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Lecture 2Message Authentication StefanDziembowski UniversityofRome La Sapienza
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Plan Introduction to message authentication codes (MACs). Constructions of MACs block ciphers Hash functions a definition constructions the “birthday attack” a construction of MACs from hash functions the random oracle model
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4 Message Authentication Integrity: M Alice Bob interferes with the transmission (modifies the message, or inserts a new one) How can Bob be sure that M really comes from Alice?
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5 Sometimes: more importantthansecrecy! transfer 1000 $ to Bob transfer 1000 $ to Eve Alice Bank Of course: usually we want both secrecy and integrity.
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6 Does encryption guarantee message integrity? Idea: Alice encrypts m and sends c=Enc(k,m) to Bob. Bob computes Dec(k,m), and if it “makes sense” accepts it. Intuiton: only Alice knows k, so nobody else can produce a valid ciphertext. It does not work! Example: one-time pad. transfer 1000 $ to Bob plaintext M If Eve knows M and C then she can calculate K and produce a ciphertext of any other message key K xor ciphertext C
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7 Message authentication verifies if t=Tagk(m) (m, t=Tagk(m)) m Alice Bob k k Eve can see (m, t=Tagk(m)) She should not be able to compute a valid tag t’ on any other message m’.
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8 Message authentication – multiple messages (m1, t1 =Tagk(m1)) m1 (m2, t2=Tagk(m2)) m2 . . . . . . Alice Bob (mw, tw=Tagk(mw)) mt k k Eve should not be able to compute a valid tag t’ on any other message m’.
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9 Message Authentication Codes – the idea (m, t=Tagk(m)) m є {0,1}* Vrfyk(m,t)є {yes,no} Alice Bob k k k ischosenrandomlyfrom some set K
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A mathematical view K– key space M– plaintext space T - set oftags A MAC schemeis a pair (Tag, Vrfy), where
Tag : K × M → Tis an taggingalgorithm,
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Vrfy:K× M × T→ {yes, no}is a verificationalgorithm.
We will sometimes write Tagk(m) and Vrfyk(m,t) instead of Tag(k,m) and Vrfy(k,m,t). Correctness it shouldalways holds that:Vrfyk(m,Tagk(m)) = yes.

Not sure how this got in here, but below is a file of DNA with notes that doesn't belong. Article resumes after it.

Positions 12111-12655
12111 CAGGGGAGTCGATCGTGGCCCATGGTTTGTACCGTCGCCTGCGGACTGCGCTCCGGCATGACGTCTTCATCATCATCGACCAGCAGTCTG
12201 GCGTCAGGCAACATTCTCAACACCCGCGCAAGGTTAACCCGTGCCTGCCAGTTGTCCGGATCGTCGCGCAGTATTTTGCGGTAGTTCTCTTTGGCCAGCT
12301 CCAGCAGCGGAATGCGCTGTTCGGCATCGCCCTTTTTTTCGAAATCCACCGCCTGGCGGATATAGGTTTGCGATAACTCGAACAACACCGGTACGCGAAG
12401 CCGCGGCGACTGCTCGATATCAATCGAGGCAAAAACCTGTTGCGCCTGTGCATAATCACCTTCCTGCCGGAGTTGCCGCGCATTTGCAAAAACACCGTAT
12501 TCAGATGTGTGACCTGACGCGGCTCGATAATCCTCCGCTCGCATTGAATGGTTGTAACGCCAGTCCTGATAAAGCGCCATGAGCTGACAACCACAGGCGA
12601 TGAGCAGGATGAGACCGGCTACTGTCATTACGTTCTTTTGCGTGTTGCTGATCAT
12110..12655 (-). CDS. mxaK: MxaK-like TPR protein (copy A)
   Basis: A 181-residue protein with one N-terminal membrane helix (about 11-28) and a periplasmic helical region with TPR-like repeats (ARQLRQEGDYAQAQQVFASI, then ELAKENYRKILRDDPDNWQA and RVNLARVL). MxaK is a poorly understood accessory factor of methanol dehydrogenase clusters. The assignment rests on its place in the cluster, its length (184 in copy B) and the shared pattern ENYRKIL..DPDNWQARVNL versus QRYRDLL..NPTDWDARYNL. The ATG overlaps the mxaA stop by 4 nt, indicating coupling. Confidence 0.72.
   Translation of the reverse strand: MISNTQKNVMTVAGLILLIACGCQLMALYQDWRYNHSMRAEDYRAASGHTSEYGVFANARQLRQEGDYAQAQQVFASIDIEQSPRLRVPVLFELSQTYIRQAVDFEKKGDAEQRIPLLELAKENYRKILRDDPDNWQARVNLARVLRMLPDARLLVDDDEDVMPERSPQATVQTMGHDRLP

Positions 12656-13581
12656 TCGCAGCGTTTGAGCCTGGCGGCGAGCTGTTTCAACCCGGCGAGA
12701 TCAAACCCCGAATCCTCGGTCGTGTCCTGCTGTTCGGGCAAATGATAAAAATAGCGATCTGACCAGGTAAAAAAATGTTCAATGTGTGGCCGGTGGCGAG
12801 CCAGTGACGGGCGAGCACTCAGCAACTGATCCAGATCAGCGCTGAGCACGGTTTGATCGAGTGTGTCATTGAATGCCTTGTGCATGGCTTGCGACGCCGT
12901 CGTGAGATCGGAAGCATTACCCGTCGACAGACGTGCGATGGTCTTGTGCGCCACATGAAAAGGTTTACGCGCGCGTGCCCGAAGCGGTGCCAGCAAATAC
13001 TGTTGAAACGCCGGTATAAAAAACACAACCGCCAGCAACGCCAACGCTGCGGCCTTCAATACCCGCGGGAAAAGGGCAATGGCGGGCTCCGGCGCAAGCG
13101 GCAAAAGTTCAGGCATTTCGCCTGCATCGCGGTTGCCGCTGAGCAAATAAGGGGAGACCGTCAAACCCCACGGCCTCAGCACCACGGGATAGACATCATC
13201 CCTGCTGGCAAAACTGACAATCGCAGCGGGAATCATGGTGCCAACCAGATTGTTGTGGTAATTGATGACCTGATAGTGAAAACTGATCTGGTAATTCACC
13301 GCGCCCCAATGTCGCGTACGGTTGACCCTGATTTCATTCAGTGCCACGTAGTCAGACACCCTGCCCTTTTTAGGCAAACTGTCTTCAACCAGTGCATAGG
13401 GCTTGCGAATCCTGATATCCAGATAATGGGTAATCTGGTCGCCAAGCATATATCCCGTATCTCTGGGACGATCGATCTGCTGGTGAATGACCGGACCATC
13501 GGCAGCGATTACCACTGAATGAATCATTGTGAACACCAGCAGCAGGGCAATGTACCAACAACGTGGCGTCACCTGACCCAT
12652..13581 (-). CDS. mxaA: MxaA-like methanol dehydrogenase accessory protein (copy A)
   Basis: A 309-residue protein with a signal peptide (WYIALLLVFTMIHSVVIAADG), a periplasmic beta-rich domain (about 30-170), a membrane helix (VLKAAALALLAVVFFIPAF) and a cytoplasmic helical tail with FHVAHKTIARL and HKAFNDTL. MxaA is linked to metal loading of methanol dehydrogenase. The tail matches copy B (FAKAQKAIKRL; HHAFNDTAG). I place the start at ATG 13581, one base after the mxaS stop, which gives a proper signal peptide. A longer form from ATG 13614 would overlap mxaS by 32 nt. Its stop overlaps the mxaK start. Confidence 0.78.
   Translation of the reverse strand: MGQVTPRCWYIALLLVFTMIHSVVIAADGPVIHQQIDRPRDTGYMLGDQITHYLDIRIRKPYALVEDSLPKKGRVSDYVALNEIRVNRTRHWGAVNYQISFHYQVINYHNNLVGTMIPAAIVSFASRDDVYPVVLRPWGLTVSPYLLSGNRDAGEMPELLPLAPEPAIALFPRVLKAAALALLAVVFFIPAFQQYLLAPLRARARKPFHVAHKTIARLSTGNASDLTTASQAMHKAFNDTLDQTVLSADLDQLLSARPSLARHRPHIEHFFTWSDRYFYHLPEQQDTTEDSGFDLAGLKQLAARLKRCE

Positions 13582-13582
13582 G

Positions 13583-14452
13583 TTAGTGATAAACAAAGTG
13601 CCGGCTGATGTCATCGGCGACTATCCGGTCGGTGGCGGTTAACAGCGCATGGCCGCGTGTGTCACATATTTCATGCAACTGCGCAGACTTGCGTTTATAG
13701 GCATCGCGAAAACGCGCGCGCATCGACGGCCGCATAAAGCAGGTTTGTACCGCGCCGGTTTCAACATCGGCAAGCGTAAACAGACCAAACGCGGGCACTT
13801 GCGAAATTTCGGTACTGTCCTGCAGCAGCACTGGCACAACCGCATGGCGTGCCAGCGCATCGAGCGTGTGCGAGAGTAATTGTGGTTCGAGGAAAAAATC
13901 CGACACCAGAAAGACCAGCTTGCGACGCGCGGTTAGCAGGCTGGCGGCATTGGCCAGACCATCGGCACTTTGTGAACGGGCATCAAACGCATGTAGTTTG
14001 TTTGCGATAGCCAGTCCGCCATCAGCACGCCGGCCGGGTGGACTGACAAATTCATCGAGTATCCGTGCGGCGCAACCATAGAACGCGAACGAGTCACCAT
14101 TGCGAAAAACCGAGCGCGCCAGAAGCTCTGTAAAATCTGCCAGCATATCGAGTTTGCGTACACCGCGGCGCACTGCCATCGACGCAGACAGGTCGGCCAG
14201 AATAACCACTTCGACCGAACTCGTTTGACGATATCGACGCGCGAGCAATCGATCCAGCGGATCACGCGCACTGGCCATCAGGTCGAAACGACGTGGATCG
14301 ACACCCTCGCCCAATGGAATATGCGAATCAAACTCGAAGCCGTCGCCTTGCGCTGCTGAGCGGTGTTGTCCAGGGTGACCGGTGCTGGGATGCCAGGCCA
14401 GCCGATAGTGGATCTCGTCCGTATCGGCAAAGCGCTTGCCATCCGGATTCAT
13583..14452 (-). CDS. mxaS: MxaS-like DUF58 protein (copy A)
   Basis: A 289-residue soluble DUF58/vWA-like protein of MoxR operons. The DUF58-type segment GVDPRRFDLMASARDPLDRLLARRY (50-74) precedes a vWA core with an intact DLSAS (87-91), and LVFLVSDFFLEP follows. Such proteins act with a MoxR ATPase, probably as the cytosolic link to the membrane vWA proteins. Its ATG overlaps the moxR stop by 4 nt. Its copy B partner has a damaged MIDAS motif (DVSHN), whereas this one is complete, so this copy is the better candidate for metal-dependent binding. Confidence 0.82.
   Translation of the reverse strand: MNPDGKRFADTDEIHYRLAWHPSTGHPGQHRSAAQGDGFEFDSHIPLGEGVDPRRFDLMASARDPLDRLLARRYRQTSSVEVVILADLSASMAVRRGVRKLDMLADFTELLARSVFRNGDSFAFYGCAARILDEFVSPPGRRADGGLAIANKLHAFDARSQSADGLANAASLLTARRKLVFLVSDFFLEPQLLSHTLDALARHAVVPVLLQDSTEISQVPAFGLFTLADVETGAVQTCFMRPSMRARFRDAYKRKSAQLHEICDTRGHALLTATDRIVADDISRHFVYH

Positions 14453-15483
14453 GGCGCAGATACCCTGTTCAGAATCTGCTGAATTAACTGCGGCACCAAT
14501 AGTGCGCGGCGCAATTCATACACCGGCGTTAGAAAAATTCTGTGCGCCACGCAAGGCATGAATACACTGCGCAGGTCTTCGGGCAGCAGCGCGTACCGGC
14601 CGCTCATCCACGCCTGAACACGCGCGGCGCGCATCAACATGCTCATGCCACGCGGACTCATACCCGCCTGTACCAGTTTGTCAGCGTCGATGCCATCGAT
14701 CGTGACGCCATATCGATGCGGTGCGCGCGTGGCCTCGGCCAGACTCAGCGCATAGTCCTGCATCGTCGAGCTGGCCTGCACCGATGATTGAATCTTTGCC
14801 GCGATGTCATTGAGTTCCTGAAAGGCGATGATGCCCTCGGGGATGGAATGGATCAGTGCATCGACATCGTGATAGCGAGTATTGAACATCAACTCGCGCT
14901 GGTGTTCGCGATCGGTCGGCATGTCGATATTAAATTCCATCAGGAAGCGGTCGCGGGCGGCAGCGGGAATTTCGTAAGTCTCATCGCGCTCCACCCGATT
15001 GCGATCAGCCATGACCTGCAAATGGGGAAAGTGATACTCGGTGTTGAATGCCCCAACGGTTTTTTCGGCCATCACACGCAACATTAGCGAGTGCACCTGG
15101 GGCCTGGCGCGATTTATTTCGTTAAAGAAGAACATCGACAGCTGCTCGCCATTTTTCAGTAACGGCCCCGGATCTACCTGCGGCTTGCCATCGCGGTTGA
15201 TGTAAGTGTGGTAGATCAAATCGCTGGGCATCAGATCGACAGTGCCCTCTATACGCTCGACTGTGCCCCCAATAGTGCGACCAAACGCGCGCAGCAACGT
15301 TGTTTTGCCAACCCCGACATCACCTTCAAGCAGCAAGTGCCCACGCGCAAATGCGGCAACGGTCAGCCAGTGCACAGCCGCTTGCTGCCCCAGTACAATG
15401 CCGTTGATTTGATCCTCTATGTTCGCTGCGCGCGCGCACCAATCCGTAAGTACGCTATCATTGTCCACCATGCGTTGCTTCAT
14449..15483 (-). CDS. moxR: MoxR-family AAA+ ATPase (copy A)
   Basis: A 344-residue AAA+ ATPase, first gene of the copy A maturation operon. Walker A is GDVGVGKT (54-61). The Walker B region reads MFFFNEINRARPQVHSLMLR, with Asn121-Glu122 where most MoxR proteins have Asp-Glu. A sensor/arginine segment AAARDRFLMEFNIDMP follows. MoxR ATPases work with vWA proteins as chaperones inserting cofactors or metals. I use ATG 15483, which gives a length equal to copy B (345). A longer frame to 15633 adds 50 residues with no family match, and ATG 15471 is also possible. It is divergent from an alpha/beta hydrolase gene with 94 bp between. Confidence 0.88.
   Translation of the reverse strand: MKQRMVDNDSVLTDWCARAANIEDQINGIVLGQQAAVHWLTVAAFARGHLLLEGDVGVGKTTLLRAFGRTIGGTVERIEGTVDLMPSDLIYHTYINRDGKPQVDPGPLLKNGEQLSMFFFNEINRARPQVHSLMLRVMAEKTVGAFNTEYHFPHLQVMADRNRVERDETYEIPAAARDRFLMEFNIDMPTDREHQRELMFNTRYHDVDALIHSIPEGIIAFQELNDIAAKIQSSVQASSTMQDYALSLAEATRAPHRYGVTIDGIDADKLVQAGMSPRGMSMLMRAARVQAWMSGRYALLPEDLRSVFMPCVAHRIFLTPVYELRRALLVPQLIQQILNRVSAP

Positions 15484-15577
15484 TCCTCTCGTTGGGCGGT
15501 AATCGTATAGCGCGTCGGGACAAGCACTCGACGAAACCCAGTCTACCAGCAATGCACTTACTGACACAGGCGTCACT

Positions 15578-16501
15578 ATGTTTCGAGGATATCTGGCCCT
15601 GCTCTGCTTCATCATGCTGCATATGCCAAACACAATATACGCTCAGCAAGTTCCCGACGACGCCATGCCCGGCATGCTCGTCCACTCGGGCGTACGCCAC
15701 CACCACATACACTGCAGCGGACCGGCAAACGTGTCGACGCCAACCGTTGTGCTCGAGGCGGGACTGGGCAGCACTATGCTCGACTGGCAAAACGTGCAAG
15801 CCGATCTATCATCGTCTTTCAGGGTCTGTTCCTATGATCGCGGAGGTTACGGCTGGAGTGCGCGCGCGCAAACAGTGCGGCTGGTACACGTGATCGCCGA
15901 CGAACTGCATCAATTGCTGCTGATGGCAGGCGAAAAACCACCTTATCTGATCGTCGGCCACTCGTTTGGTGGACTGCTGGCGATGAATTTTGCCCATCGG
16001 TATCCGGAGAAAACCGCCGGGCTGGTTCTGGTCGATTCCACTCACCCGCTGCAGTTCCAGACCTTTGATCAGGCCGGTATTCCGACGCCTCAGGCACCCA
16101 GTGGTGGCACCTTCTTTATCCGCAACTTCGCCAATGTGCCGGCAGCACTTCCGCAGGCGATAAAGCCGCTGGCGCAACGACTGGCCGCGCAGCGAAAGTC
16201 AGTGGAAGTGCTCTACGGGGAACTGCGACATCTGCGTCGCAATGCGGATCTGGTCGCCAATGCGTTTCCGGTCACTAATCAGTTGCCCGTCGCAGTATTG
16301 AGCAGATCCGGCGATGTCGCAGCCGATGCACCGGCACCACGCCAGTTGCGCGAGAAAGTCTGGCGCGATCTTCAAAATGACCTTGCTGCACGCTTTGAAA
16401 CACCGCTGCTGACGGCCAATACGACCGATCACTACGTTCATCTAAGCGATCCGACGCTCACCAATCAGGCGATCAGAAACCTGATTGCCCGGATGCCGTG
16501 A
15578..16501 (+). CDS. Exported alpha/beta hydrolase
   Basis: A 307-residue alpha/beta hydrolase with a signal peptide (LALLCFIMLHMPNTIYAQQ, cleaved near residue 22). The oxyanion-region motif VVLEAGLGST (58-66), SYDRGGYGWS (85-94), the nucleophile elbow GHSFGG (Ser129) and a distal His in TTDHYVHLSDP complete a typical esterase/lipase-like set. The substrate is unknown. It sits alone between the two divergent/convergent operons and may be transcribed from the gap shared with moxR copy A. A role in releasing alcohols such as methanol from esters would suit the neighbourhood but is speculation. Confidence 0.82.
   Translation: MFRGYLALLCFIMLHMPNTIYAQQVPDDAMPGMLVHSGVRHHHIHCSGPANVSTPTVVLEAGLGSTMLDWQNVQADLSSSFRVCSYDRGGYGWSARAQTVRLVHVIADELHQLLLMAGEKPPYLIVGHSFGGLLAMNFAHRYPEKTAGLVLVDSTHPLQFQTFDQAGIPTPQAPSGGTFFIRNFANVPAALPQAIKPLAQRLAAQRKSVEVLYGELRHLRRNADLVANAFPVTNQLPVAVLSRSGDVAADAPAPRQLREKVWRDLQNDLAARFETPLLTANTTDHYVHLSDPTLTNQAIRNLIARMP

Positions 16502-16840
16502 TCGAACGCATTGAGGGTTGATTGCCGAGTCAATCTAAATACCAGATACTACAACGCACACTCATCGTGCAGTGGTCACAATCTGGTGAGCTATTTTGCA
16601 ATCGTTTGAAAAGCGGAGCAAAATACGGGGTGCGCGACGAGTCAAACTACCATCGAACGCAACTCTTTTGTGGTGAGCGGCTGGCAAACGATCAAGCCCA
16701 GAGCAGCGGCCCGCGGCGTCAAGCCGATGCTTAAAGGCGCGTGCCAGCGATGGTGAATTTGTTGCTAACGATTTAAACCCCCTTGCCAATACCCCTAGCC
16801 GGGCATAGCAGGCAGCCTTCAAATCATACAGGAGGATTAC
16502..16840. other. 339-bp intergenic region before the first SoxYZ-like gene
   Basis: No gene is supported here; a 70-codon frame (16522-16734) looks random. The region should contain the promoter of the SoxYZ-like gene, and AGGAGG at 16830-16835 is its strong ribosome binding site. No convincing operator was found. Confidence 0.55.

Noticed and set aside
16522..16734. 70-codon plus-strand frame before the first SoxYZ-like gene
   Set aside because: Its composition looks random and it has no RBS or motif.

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Conventions If Vrfyk(m,t) = yesthen we say that tis a valid tag on the message m. If Tag is deterministic, then Vrfyjust computes Tagand compares the result. In this case we do not need to define Vrfyexplicitly.
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12 How to define security? We need to specify: how the messages m1,...,mware chosen, what is the goal of the adversary. Good tradition:be as pessimistic as possible! Therefore we assume that The adversary is allowed to chose m1,...,mw. The goal of the adversary is to produce a valid tag onsome m’ such that m’ ≠m1,...,mw.
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13 security parameter 1n selects random ak Є{0,1}n m1 adversary (m1, t=Tagk(m1)) oracle . . . mw (mw, t=Tagk(mw)) We say that the adversary breaks the MAC scheme at the end she outputs (m’,t’) such that Vrfy(m’,t’) = yes and m’ ≠m1,...,mw
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14 The security definition We say that (Tag,Vrfy) is secure if A P(A breaks it) is negligible (inn) polynomial-timeadversary A
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15 Aren’t we too paranoid? Maybe it would be enough to require that: the adversary succeds only if he forges a message that “makes sense”. (e.g.: forging a message that consists of random noise should not count) Bad idea: hard to define, is application-dependent.
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16 (m, t) (m, t) (m, t) Warning: MACs do not offer protection against the “replay attacks”. (m, t) Alice Bob Since Vrfyhas no state (or “memory”) there is no way to detect that (m,t) is not fresh! . . . This problem has to be solved by the higher-level application (methods: time-stamping, sequence numbers...).